Opposition to seizure of Asheville’s water system gains statewide momentum

The local fight over the legislative push to forcibly transfer the city of Asheville’s water system to the Metropolitan Sewerage District has helped spur a larger statewide reaction. Last week, the League of Municipalities adopted the defense of local utilities as one of its top priorities, and 40 cities and towns across North Carolina have passed resolutions against state government taking municipal infrastructure.

At their annual meeting, representatives of the state’s towns and cities picked their legislative goals for the coming year. “Oppose legislation that weakens or removes local control over public utility systems, specifically including municipal water and/or sewer systems” received the most votes. The nonpartisan group represents 522 local governments across the state.

“I think our membership wanted to let it be known that there is a significant amount of concern among municipal officials across the state about the operation of municipally-owned utility systems,” Ellis Hankins, the league’s executive director, tells Xpress. “Operating water, sewer, in some cases even natural gas and broadband, are very important municipal systems.”

The city’s situation struck a chord, says Vice Mayor Esther Manheimer, who represented Asheville at the meeting.

“We heard a lot of people saying ‘we’re pretty worried this could happen to us,’” Manheimer tells Xpress. At a community meeting Jan. 29, city officials said they believe legislation to force a transfer will come in the near future.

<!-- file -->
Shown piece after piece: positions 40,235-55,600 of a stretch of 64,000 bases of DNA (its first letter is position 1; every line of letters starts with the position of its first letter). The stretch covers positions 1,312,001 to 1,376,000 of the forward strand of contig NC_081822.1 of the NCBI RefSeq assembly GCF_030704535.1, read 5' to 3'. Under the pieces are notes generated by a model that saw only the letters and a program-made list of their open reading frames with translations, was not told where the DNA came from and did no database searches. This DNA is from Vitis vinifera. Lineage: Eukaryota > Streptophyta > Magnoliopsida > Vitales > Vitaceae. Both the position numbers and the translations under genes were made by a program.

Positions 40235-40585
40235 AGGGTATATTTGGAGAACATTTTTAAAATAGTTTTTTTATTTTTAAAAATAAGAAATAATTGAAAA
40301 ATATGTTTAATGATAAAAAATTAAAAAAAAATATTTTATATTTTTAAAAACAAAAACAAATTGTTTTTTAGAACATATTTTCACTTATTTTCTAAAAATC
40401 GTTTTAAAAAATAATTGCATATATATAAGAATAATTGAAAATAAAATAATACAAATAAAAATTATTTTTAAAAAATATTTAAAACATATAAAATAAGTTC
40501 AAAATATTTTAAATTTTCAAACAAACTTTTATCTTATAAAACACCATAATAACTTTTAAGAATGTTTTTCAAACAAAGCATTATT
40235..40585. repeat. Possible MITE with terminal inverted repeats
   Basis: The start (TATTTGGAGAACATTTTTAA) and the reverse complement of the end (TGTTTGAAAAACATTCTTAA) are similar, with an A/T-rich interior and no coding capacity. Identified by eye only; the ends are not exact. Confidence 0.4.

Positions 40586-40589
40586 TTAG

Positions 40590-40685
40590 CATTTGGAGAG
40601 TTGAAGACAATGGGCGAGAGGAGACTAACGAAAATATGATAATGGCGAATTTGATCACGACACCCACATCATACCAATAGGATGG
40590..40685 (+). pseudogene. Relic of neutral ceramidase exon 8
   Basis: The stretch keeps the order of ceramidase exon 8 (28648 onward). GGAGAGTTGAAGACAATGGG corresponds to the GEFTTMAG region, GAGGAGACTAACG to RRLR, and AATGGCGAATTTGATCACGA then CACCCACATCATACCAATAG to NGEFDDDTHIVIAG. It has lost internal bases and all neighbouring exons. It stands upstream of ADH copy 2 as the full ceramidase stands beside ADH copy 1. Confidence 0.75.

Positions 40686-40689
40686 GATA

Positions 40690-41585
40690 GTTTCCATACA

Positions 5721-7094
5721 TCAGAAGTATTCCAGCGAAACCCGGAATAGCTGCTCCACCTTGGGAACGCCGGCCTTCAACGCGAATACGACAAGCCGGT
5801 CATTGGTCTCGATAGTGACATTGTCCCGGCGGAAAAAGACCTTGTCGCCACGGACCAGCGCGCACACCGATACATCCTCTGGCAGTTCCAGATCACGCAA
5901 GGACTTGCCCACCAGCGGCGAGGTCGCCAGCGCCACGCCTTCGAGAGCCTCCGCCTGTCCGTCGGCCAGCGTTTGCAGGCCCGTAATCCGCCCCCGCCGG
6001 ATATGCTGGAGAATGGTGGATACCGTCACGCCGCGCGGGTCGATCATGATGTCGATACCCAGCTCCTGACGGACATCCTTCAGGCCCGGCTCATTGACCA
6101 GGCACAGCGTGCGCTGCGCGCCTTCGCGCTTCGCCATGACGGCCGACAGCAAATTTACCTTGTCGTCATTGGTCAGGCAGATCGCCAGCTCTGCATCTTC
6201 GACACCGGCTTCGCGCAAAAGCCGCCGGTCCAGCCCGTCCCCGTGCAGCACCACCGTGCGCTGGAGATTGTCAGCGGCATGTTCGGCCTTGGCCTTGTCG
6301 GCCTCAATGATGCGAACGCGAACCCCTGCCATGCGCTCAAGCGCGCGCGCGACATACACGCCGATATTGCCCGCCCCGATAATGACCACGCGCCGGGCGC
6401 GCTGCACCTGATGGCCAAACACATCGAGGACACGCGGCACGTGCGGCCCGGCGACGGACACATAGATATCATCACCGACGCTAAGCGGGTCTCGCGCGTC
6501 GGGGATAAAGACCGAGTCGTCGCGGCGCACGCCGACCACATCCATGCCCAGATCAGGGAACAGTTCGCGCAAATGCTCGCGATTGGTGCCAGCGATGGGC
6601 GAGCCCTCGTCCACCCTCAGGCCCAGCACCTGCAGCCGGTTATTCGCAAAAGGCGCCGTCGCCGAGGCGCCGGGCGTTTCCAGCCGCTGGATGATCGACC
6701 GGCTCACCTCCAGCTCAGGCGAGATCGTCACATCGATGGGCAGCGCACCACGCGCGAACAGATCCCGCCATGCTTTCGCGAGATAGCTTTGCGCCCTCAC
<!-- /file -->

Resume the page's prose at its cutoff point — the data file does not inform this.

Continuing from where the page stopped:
Hankins notes that Asheville’s case wasn’t alone, but played a role in the league’s reaction. He added that the league will wait until it sees what specific legislation emerges from Raleigh before deciding whether they regard it as legislative overreach.

“I know that most members of the general assembly would proceed very cautiously down any path to interfere with the financial, ownership and operational arrangements that have been in place for many years and work very well in many communities.”

Over the past few months, the league has helped distribute a resolution to municipalities around the state opposing legislation that would forcibly take a water or sewer system. So far, 40 have passed the measure. Black Mountain’s Board of Aldermen, one of the most recent local governments to join the push, adopted the resolution in a special meeting last Friday.

“We expect more cities may adopt the resolution, but this [situation] is pretty tricky,” Manheimer says.


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